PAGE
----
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Species Platythyrea punctata

Platythyrea punctata - female Platythyrea punctata - female Platythyrea punctata - female Platythyrea punctata - female Platythyrea punctata - female Platythyrea punctata - female strange ant - Platythyrea punctata Ant - Platythyrea punctata
Kingdom Animalia (Animals)
Phylum Arthropoda (Arthropods)
Subphylum Hexapoda (Hexapods)
Class Insecta (Insects)
Order Hymenoptera (Ants, Bees, Wasps and Sawflies)
No Taxon (Aculeata - Ants, Bees and Stinging Wasps)
Superfamily Formicoidea (Ants)
Family Formicidae (Ants)
Subfamily Ponerinae
Tribe Platythyreini
Genus Platythyrea
Species punctata (Platythyrea punctata)
"The one Nearctic species is easily recognized. The two pectinate spurs on the hind leg immediately separate it from all other Nearctic ponerine genera."(Hedlund 2003)

"Platythyrea is characterized by the following apomorphy (Bolton 2003):
Sculpture pruinose throughout"(TOL)
In United States, southern FL and TX.
"This species nests in small colonies of up to two hundred individuals, usually in rotten logs and stumps or under the bark of trees in shady situations."(Hedlund 2003)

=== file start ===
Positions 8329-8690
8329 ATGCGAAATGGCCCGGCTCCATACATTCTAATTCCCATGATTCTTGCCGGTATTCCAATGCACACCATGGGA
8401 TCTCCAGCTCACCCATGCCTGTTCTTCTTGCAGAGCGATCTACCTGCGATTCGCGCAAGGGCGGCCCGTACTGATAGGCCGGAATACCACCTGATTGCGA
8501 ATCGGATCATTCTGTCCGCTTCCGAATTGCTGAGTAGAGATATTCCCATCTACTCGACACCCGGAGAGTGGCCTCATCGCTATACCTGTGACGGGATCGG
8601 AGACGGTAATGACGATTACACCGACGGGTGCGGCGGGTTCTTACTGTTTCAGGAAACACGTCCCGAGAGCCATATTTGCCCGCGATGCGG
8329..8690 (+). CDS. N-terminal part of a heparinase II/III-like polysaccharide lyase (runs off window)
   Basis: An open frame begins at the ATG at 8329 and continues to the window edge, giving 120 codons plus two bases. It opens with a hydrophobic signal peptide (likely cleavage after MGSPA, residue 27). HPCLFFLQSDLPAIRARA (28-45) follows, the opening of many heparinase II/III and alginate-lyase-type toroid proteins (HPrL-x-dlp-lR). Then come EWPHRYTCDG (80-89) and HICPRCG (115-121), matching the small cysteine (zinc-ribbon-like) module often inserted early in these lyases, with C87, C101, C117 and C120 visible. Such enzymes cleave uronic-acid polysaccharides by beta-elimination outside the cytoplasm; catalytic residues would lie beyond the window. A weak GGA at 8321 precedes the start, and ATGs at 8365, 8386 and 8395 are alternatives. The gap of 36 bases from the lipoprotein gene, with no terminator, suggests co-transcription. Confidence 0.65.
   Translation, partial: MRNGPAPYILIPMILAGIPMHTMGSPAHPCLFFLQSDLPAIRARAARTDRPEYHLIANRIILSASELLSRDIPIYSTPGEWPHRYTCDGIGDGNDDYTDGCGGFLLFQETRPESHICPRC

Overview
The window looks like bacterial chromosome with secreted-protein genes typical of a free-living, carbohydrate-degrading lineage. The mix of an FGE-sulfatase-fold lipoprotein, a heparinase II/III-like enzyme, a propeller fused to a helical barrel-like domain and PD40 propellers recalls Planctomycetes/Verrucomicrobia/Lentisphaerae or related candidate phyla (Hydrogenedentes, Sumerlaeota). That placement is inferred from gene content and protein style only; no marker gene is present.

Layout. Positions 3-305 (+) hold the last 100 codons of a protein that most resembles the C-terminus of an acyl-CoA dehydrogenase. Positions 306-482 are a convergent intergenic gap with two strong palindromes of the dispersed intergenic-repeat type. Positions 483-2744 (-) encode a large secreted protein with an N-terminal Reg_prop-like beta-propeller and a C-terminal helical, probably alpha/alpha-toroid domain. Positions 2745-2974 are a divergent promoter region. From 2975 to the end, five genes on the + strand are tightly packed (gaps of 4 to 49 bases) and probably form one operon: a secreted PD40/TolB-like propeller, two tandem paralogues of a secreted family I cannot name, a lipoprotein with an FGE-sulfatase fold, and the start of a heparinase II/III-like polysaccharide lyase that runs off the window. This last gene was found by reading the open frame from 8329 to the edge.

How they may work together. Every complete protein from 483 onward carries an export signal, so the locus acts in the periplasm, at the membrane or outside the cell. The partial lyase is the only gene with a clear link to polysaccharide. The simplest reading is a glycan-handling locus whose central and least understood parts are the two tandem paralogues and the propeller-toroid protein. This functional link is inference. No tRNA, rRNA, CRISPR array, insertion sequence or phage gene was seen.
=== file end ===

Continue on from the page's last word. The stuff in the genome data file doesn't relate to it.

The specimen in the image submitted by Jeff Hollenbeck was collected under pine bark in a shady area.
"Some species are specialized predators on termites, others specialize in adult beetles, and others may be general predators. They can inflict a severe sting."(Hedlund 2003)
"Workers are active, forage singly, and are carnivorous and predatory (Smith, D.R. 1979: 1336). Many colonies in FL have no queens and reproduce by the egg laying of a single, uninseminated worker (Schilder, Heinze & Hölldobler, 1999. Insectes Soc. 46: 150-158)."(Hedlund 2003)

"In other populations, males have been found and inseminated workers ('gamergates') reproduce sexually. In addition, in other populations queens have been found very rarely.
In contrast to 'normal' Hymenoptera where females are diploid and emerge from fertilised eggs while males are haploid and emerge from unfertilised eggs (arrhenotokous parthenogenesis), here diploid females can emerge from unfertilised eggs."(Kellner)

Probably introduced, from Central and South America
Internet References